Baltimore group helps reimagine city’s Confederate monuments, address inequity in arts scene

February 12, 2018

Source: The Baltimore Sun, February 8, 2018

by Brittany Britto

Artist Sheila Gaskins performed all over the city before she noticed the arts community was segregated. On one part of town, audience members were predominantly black. On the other, they were all white.

“I didn’t understand how divided the city was when it came to race relations. In Station North and a couple areas downtown, they kept getting these young white kids [who were] having buildings and theaters and spaces to do art,” Gaskins said.

As a black artist, she began to wonder how they were able to solidify those spaces.

“We don’t have buildings to express ourselves and do art,” she thought.

Gaskins decided to find out. She and eight other people distributed a flier with the question: “Is Baltimore Segregated?”

The flier caught the attention of the community, leading Gaskins to eventually co-host a panel discussion on Baltimore’s racial divides at 2640 Space for more than four hours. On Super Bowl Sunday in 2015, around 500 people attended to discuss city segregation through dialogue, poetry and art.

Three years later, Gaskins and her group of organizers are still having these conversations with their arts group, Artpartheid. Named after a poem Gaskins had written years before about disparities in the city’s art scene, the local arts group acts as “a place where we can have some really intense conversations about equity and race and not feeling bad about any of it,” Gaskins said.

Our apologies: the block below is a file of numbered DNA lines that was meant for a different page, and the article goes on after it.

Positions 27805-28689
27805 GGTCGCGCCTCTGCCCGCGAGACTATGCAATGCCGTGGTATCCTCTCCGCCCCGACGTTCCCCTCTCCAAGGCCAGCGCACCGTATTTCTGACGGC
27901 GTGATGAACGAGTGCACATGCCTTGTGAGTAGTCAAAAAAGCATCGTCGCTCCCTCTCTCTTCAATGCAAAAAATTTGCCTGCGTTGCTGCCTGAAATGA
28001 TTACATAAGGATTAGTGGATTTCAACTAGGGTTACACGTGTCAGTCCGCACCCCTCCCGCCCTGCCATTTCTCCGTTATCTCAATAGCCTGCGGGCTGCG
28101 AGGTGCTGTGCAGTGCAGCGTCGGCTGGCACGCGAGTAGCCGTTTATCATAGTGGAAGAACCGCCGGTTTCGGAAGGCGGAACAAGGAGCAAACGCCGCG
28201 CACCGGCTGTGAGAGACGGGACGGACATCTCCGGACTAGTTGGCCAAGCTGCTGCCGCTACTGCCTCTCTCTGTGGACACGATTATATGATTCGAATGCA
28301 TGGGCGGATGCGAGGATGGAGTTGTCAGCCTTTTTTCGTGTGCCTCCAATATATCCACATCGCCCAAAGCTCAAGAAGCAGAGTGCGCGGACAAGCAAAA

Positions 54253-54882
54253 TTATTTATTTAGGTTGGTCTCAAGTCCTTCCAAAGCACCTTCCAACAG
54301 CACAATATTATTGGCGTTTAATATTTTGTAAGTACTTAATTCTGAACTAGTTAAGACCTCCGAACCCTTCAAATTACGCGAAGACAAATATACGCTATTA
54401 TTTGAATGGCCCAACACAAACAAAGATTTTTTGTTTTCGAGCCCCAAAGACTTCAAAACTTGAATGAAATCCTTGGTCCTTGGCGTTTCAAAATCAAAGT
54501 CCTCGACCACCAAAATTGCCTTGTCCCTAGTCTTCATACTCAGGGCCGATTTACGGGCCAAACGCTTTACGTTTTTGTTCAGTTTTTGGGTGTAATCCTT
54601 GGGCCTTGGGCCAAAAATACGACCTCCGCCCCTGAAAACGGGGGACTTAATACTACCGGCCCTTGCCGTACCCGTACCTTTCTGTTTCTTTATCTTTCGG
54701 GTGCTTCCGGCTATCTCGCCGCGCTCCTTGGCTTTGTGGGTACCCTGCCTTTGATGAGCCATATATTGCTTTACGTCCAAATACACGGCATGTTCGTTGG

In October, Artpartheid partnered with local organizations and spaces, including the Living Well Center, WombWorks and Arch Social Club to launch the “Monumental Moments” series, along with artist Pablo Machioli, who created the anti-hate statue “Madre Luz” to protest the since-removed monument of Confederate generals Robert E. Lee and Stonewall Jackson in Wyman Park Dell. In the wake of the white supremacist rally in Charlottesville, Va., which spawned Baltimore’s removal of its four Confederate monuments in August, the sessions enabled residents to discuss and process the removal of the monuments and their history, and to brainstorm what should stand in their place after Mayor Catherine E. Pugh asked residents for “creative ideas” and the Baltimore Office of Promotion and the Arts opened an online portal, calling for suggestions, Gaskins said.

Thanks to a $1,200 grant from nonprofit Maryland Humanities Maryland Humanities, the conversations will continue this year.

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